TUESDAY, March 20 (HealthDay News) -- What price vanity? Try $12.2 billion.
That's the amount Americans spent last year improving their appearances with the help of cosmetic surgery, wrinkle fillers, facelifts, fat suctioning and other beautifying options.
About 11.5 million cosmetic procedures were performed overall in the United States in 2006, according to the latest survey released by the American Society for Aesthetic Plastic Surgery.
The number of procedures increased by 1 percent over the previous year, with most of the rise due to a surge in nonsurgical procedures, such as Botox injections and facial "fillers," said Dr. James Stuzin, a plastic surgeon in Miami and president of the society.
"The total is up by 1 percent," Stuzin said, even though surgical procedures actually declined by 9 percent.
For the latest survey, the society worked with an independent research firm and mailed out 14,000 questionnaires nationwide -- not only to plastic surgeons but to facial plastic surgeons and dermatologists, specialists who also often perform cosmetic procedures. "The survey is more comprehensive than in past years," Stuzin said.
So, what's the latest? "Botox is becoming fairly common in men," Stuzin said. Interest in the injectable treatment used to smooth out facial wrinkles such as crow's feet and that between-eyebrow furrow really began to boom in 2002, Stuzin said, when the U.S. Food and Drug Administration approved it for wrinkle relief.
Previously, Botox had been used "off-label," meaning many doctors used it for wrinkle relief, although it was not officially approved for that purpose but is common and legal practice.
In 2006, the top surgical procedures for both men and women were (in order of popularity) liposuction, breast augmentation, eyelid surgery, abdominoplasty ("tummy tucks"), and female breast reduction. For women, breast augmentation was the most popular surgical procedure, with almost 384,000 procedures done in the United States in 2006.
For men, liposuction was the most popular surgical procedures, with more than 53,000 such procedures done on men last year.
Botox was the most popular non-surgical procedure for both men and women, although the number of procedures on women -- 2.8 million -- was far greater than the number of procedures on men, 300,472.
Other popular non-surgical procedures included the use of hyaluronic acid (brand named Restylane and Juvederm); fillers used to plump up the face and reduce wrinkles; laser hair removal and skin resurfacing.
"The non-surgical procedures have opened up cosmetic enhancement either to people who were afraid or financially couldn't afford the surgery," Stuzin said.
He pointed to other patterns, as well. People are going in for cosmetic procedures at an earlier age, he said, picking non-surgical options such as skin peels and injectables first and delaying more major work (such as face-lifts) until they are older.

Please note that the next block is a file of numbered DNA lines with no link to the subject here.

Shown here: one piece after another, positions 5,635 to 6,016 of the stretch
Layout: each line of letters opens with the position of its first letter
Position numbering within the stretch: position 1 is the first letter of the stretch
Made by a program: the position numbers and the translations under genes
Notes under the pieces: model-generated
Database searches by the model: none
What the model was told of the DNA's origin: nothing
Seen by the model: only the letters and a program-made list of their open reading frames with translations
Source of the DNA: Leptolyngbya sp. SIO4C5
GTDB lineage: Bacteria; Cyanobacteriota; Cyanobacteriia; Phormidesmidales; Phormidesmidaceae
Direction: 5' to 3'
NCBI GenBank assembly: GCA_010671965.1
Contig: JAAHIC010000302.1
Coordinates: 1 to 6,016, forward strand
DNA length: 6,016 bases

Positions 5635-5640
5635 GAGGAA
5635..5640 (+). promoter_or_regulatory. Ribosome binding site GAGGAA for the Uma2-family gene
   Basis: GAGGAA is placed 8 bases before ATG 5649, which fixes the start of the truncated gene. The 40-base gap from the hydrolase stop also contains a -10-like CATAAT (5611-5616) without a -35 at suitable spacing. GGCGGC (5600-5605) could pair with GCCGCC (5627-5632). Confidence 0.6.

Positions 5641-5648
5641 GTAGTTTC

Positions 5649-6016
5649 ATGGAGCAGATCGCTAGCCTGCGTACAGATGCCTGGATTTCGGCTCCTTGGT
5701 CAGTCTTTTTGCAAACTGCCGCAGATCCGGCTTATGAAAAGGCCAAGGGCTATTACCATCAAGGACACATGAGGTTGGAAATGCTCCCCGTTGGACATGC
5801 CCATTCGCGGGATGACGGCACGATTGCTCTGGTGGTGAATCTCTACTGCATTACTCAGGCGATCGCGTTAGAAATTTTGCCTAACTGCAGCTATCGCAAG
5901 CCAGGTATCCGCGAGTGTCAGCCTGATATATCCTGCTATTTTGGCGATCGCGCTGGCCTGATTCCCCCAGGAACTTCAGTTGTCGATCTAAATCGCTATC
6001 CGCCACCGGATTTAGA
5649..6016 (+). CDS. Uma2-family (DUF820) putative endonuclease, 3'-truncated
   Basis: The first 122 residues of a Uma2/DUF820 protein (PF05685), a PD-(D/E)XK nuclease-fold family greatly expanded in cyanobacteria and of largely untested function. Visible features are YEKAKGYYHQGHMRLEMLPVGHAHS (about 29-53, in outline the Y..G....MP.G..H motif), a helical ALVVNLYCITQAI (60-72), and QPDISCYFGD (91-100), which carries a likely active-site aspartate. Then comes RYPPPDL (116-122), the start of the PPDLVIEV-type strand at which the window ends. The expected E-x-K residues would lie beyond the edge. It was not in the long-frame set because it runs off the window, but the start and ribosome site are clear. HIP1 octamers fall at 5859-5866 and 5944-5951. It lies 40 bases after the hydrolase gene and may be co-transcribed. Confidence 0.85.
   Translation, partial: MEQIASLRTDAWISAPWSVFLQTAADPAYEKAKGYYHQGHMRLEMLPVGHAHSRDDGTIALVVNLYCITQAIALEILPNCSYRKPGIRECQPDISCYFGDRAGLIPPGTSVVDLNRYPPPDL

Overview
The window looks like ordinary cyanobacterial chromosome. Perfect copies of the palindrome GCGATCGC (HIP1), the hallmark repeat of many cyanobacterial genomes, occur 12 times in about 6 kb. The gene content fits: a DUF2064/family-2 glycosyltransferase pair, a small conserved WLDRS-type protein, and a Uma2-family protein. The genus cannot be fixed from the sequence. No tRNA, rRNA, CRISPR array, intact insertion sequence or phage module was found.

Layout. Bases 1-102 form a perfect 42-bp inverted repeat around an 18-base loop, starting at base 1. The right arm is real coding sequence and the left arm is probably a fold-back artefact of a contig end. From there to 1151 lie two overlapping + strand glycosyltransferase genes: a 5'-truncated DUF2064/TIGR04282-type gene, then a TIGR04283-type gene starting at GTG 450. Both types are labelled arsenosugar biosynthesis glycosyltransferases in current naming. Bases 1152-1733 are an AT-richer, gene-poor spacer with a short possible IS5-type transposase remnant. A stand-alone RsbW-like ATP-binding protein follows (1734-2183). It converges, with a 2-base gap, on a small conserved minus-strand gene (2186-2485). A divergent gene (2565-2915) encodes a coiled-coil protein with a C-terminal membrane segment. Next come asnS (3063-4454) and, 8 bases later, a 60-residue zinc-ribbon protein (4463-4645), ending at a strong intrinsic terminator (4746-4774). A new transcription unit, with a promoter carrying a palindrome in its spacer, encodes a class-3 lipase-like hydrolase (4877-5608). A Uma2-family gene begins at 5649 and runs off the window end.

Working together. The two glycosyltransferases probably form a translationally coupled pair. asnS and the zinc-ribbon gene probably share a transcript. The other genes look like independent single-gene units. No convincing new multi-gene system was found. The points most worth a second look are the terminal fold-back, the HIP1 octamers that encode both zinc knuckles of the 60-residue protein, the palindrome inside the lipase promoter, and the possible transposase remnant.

Not everyone thinks the rise in cosmetic surgery is a good thing.
"These numbers make me sad," said Joan Chrisler, a professor of psychology at Connecticut College in New London who has researched the topic of self-image. "It suggests people are so dissatisfied with themselves, they are willing to take risks and subject their bodies to all kinds of damage."
Chrisler points to a statistic in the survey that the number of cosmetic procedures has jumped 446 percent since 1997. "That's a big jump in 10 years," she said.
Those who decide to have a cosmetic procedure, she added, should "check into the side effects of what could go wrong and make sure it is worth the risk."
In agreement with that advice are officials from the American Society of Plastic Surgeons, another professional organization of physicians who perform cosmetic procedures. In a survey by the group released this month, pollsters found that nearly 40 percent of cosmetic surgery patients said they should have been more proactive in learning about side effects and potential complications before the surgery.
The survey, conducted by a market research firm and funded by a grant from pharmaceutical giant Merck & Co., polled 301 patients who had cosmetic surgery and 316 who had surgery that was medically necessary.
While 80 percent of the cosmetic surgery patients were pleased with the experience, about a third encountered "difficult to manage" side effects or complications after surgery, and 40 percent said they wished they had researched the surgery more extensively.
Among the suggested questions to ask a doctor, according to the Society: What are your credentials and training? How many of these procedures have you performed? What are the risks? Where will you do the procedure? What type of anesthesia will you use? What are the potential complications and side effects? How long is the recovery period? What can I, and can't I, do during the recovery time?
Chrisler suggested people also have realistic expectations should they decide to have cosmetic surgery.
"People often think they are going to be happier," she said. "And they are often not." To boost happiness, she tells them, "You have to work on the inside as well as the outside."
To learn more about pre-surgery consultation, visit the American Society for Aesthetic Plastic Surgery.
SOURCES: James Stuzin, M.D., plastic surgeon, Miami, and president, American Society for Aesthetic Plastic Surgery; Joan Chrisler, Ph.D., professor, psychology, Connecticut College, New London; American Society for Aesthetic Plastic Surgery, 2007 survey; American Society of Plastic Surgeons, 2007 survey